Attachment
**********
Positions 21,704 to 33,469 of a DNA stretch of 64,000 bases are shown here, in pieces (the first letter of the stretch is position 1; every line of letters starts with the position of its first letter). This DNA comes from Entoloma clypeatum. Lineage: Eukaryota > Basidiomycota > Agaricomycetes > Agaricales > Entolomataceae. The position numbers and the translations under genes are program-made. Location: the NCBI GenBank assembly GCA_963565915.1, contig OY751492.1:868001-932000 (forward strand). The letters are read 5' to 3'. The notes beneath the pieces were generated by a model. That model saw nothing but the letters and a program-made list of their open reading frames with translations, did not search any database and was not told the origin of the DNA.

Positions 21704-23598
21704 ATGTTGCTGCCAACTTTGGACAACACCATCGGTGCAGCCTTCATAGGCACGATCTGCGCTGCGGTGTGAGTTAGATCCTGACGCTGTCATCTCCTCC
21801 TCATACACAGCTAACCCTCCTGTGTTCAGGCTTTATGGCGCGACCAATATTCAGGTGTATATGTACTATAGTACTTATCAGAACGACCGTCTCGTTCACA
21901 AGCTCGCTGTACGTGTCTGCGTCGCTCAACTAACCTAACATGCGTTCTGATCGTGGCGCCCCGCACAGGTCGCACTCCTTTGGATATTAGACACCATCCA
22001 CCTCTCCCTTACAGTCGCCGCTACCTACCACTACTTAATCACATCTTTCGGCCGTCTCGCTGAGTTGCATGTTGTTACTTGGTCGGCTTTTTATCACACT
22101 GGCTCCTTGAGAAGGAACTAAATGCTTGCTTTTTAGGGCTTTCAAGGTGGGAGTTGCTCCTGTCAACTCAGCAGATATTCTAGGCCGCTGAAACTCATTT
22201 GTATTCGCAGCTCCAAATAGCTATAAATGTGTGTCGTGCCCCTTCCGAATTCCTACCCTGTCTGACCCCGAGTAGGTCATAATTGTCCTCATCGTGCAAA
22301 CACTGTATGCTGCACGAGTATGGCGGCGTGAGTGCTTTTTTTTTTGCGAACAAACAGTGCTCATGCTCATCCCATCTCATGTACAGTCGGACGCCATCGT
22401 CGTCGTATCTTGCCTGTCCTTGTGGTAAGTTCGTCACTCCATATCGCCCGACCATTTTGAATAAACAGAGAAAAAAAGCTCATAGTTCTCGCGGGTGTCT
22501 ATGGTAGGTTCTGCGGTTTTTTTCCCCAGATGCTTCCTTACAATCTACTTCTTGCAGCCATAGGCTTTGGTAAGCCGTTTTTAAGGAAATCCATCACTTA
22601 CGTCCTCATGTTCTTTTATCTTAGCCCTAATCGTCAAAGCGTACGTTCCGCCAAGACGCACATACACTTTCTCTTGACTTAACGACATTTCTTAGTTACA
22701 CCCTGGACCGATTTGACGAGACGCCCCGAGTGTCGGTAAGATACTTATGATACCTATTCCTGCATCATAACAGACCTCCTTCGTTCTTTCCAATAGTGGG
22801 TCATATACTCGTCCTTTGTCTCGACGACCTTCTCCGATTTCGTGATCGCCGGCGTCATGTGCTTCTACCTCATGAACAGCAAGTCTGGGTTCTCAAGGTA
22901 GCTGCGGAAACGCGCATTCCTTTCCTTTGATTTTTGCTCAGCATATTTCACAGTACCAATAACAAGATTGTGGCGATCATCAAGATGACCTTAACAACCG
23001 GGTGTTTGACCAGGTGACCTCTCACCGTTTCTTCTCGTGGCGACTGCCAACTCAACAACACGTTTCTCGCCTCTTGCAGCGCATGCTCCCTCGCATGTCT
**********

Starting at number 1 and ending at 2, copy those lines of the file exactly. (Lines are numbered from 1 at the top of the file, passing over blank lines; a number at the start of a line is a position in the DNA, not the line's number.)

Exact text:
Positions 21,704 to 33,469 of a DNA stretch of 64,000 bases are shown here, in pieces (the first letter of the stretch is position 1; every line of letters starts with the position of its first letter). This DNA comes from Entoloma clypeatum. Lineage: Eukaryota > Basidiomycota > Agaricomycetes > Agaricales > Entolomataceae. The position numbers and the translations under genes are program-made. Location: the NCBI GenBank assembly GCA_963565915.1, contig OY751492.1:868001-932000 (forward strand). The letters are read 5' to 3'. The notes beneath the pieces were generated by a model. That model saw nothing but the letters and a program-made list of their open reading frames with translations, did not search any database and was not told the origin of the DNA.

Positions 21704-23598